[00:33:52] All right. What's next?
[00:33:54] Gabriel Mizrahi: Hey Jordan, our company does an auction every year to raise funds for a local charity. I happened to bid $17 on a $360-golf trip with one of the vice presidents of the company. And I'm assuming because of COVID no one outbid me and now I'm stuck playing golf with this guy.
[00:34:08] Jordan Harbinger: Wait, hold on, hold on a second. First of all, how much of a knob do you have to be like, "Well, it's a $360-golf trip, but I bet it's going to go for a lot more money because they get to play with this guy." Right? Like who wants to go golfing with — well, a lot of people do, but very few people want to pay to go golfing with their boss on their off time.
[00:34:31] Gabriel Mizrahi: Well, it just gets better after this because the letter goes on.
[00:34:33] Jordan Harbinger: Okay.
[00:34:33] Gabriel Mizrahi: The thing is he is one of the less likable VPs.
[00:34:37] Jordan Harbinger: Well, that's how it was $17. No, thanks. Not going to go with that guy. He sucks.
[00:34:44] Gabriel Mizrahi: There were two other golf trips that auction for $150 or more, which goes to show how people feel about this guy.
[00:34:51] Jordan Harbinger: I'd rather pay $150 to go golfing with another boss than pay $18 and go golfing with that guy.
[00:34:59] Gabriel Mizrahi: Ouch I hope this guy didn't check the like little sign-in sheet beneath this section on the silent auction. That's so painful. Okay, the letter goes on, it says I've never played golf — this gets worse. I've never played golf before. And I also wouldn't really know how to find common ground with a 50-year-old conservative white man. So here's my question. How can I find some common ground to not make this round of golf a bad experience and get on this guy's radar? This company is all about who you know if you want to move up and I would love to have this guy at my side. Signed, Dreading the Divot.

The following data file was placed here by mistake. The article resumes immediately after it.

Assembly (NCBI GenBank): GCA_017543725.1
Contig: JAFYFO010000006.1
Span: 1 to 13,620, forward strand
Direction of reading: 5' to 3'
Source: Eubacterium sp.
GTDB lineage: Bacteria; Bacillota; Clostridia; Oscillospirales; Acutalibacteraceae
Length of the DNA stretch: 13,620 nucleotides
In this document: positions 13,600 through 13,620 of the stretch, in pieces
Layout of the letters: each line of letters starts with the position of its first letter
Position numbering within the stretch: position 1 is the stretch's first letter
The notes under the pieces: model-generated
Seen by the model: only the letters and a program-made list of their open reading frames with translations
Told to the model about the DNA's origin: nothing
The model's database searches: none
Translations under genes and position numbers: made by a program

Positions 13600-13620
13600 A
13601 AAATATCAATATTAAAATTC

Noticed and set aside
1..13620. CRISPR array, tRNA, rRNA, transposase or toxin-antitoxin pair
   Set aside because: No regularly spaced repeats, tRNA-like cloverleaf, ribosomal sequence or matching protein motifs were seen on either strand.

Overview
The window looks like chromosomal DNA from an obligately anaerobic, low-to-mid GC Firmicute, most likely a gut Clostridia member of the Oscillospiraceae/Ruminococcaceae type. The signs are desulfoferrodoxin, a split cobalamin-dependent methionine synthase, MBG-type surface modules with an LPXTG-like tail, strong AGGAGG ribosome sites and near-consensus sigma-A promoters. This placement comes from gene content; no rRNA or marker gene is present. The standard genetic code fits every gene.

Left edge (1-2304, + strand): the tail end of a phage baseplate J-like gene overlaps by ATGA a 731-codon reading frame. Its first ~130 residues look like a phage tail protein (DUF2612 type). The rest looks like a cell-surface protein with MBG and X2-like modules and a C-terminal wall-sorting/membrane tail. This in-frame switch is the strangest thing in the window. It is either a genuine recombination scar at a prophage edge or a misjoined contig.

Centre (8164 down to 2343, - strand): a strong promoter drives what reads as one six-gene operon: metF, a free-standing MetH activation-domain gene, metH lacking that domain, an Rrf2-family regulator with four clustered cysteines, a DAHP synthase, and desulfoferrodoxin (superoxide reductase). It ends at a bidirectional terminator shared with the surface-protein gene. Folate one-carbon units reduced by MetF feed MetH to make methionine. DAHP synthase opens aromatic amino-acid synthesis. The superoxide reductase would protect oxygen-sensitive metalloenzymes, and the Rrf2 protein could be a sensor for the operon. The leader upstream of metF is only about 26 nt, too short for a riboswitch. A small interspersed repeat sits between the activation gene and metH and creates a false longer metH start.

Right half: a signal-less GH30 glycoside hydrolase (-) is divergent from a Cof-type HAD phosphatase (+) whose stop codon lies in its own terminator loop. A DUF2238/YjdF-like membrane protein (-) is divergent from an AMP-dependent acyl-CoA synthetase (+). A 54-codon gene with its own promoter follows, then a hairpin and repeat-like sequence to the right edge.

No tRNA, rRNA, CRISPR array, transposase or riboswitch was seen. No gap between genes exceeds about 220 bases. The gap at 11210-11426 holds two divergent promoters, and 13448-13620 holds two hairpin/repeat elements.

[00:35:29] Jordan Harbinger: This is just brutal. I don't mean to laugh. But it's kind of funny. This is like a sitcom situation.
[00:35:35] Gabriel Mizrahi: This a hundred percent a Curb Your Enthusiasm.
[00:35:38] Jordan Harbinger: Right, like you have to bid on something fine. I'll put $17 down. No one's going to want that. And then cut to bursting in the door. Like I won, what am I going to do?
[00:35:46] Gabriel Mizrahi: Exactly.
[00:35:47] Jordan Harbinger: This is just rough. One night after a couple of whiskey sodas. You bid 17 bucks to support a children's charity. You know, kids with cancer, not thinking you're going to win. Next thing you know, you're playing 18 holes with Jim Blenders, from finance. Awkward.
[00:36:01] Gabriel Mizrahi: So awkward.
[00:36:03] Jordan Harbinger: At the same time, this is a guy who's important in your company and who would be good to know. So it's a good opportunity, right? Here's the thing. If you've never played golf before this game is going to be awful, it's going to be painful. You're going to hate it. He's going to get annoyed that he has to do it with you. I doubt it's going to build your relationship. He's just going to be like, "Ah, this was painful. I'm sitting here waiting for this idiot to—"
[00:36:24] Gabriel Mizrahi: Give him notes on his putt.